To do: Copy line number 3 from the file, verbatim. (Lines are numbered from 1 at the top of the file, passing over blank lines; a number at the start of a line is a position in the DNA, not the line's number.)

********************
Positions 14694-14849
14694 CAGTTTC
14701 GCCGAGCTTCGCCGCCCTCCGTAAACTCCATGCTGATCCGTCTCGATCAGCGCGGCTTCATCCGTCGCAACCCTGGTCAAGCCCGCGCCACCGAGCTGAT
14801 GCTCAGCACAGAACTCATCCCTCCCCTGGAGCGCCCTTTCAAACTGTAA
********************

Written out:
14701 GCCGAGCTTCGCCGCCCTCCGTAAACTCCATGCTGATCCGTCTCGATCAGCGCGGCTTCATCCGTCGCAACCCTGGTCAAGCCCGCGCCACCGAGCTGAT